As in the 2018 midterm elections, a new Protect Our Care poll shows health care is an issue at the top of voters’ minds heading into 2020.
The nationwide, online survey of 1,000 voters found health care and the economy were the two most important issues for voters when deciding who to support in Congress and for president.
“Health care is now and will almost certainly remain the number one issue for voters across the country next November,” said Brad Woodhouse, executive director of Protect Our Care, in a press release.
The poll, produced in conjunction with Hart Research Associates, “made clear that Democrats are well positioned to keep and expand their majority in the House if they continue to focus on lowering costs, improving and expanding access to health care and reversing the Trump-Republican sabotage agenda.”
Democrats Win On Health Care
Health care and the economy were the most important issues among Democrats, Independents and small town/rural voters. Among Republicans, 44% of voters said immigration was the most important issue, followed by the economy and health care.
Fifty-seven percent of voters said they disapproved of President Donald Trump’s handling of health care, with 44% strongly disapproving.
Among undecided voters, 61% disapproved of Trump’s handling of health care. Of those undecided, 44% of them voted for Trump in 2016, 29% voted for Democrat Hillary Clinton and 27% voted third party or did not cast a ballot.
Generally, 56% of respondents said they trusted the Democratic Party more on health care issues, with 25% saying they trusted Democrats “a lot more.” Twenty-two percent said the same of Republicans.
Funding for Medicare and Medicaid, drug price negotiations and protections for people with pre-existing conditions are a large part of the health care discussion.
When asked about negotiating prescription drug prices, 63% of respondents said Democrats’ efforts to lower drug prices made them more likely to vote for a Democrat, compared to a Republican that opposes government intervention in pricing.
On the topic of insurance discrimination against the elderly and Americans with pre-existing conditions, 62% said Republican efforts to tear down protections for pre-existing conditions and votes to repeal the Affordable Care Act made them more likely to support a Democratic candidate.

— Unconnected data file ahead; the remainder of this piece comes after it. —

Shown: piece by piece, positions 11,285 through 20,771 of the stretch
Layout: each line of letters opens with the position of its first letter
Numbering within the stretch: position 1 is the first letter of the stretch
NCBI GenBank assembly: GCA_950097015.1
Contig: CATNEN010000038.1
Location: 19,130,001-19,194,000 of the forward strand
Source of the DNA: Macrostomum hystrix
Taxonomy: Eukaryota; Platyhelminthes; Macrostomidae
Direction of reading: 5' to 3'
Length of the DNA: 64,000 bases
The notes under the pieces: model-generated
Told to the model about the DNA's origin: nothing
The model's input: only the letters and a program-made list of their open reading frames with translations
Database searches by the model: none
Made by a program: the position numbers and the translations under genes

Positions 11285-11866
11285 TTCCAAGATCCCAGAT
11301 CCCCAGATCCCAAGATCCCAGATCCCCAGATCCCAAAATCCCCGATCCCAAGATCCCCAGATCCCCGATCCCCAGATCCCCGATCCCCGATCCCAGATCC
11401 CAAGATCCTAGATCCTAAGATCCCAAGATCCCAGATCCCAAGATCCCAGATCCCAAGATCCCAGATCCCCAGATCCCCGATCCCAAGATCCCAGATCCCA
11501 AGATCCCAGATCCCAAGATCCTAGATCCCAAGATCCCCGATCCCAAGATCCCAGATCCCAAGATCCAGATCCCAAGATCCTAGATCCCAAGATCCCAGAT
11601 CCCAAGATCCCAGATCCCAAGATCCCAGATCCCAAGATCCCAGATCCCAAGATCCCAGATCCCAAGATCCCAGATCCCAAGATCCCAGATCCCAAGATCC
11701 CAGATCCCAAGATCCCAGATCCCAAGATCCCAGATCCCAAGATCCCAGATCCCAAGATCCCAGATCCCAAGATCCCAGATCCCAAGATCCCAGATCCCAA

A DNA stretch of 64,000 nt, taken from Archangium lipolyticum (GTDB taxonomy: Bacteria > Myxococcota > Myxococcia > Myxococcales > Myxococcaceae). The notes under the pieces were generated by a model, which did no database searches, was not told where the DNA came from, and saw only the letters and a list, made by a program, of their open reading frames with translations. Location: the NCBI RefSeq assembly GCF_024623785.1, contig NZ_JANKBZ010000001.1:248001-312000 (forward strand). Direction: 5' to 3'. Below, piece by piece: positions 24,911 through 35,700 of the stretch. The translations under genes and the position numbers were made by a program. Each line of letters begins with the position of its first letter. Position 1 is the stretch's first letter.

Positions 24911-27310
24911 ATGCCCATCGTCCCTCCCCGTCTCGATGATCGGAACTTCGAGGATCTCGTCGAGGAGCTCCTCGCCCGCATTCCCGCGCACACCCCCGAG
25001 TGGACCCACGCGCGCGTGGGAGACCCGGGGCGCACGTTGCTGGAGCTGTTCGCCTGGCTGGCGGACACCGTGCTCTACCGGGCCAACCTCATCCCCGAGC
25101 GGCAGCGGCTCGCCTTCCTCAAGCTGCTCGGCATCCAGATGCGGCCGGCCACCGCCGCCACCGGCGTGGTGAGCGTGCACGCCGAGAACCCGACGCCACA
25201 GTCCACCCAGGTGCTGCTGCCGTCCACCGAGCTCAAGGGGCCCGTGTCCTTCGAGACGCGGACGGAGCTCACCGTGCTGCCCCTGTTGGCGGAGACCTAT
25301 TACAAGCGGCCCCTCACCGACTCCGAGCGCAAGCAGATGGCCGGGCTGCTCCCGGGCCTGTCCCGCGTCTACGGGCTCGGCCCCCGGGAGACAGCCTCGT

In a breakdown by party, even 32% of Republicans said Democrats’ support for federal negotiations in drug pricing made them more likely to vote for a Democrat. Among Independents, 67% said the issue made them more likely to vote blue.
Where Voters Stand
When shown health care proposals put forth by the Trump Administration — an $800 billion funding cut for Medicare; $1 trillion-plus in reductions to Medicaid; and billions of dollars in tax breaks for drug companies — a majority of voters said they had “major doubts” about reelecting the president.
The poll showed funding cuts to Medicare most disturbed voters, with 61% saying the proposal made them question voting for Trump again.
Among all voters, the top two issues they want Congress to address are the reduction of health insurance premiums and out-of-pocket costs, and protecting Medicare. For Democrats, the issue they most wanted Congress deal with was expanding insurance to cover more Americans. Forty-one percent of “swing voters” said reducing premiums and out-of-pocket costs was their No. 1 priority for legislators.
Even in Congress, there is bipartisan agreement for the need to bring down drug prices in the U.S. Pharmaceutical companies are a popular target for lawmakers of both parties eager to show their constituents they’re making progress on the issue.
Protect Our Care’s data showed voters also are distrustful of drug companies, with 27% of respondents naming “big pharma” as the reason why health care costs are so high. Insurance companies come in second at 17%.
In terms of the policy discussion going on in the Democratic primary, according to the poll, Democrats want to see members of their party focus more on reducing drug prices, protecting pre-existing conditions coverage and stopping Trump from sabotaging the ACA, rather than making “major changes” to the health insurance system. Fifty-eight percent of Democrats chose “reduce prices/stop Trump efforts” compared to 39% who chose “universal coverage,” when asked what Democratic lawmakers should prioritize.
The poll also reflected an all-time high approval rating for the Affordable Care Act during the Trump Administration. Fifty-eight percent of people now have a favorable view of the health care policy, compared to 49% at the start of Trump’s presidency.
“Americans are tired of Republican’s constant attacks on their health care and Democrats are well positioned to take advantage of that fact by making lowering costs, expanding access and reversing the Trump-GOP sabotage agenda their number one priority,” said Protect Our Care’s Woodhouse.
“Just as health care propelled Democrats to win a majority in the House one year ago, it remains the issue that will put Democrats in a position to maintain their majority and take back the Senate and White House next November.”
By Josh Cook and Elizabeth Meyer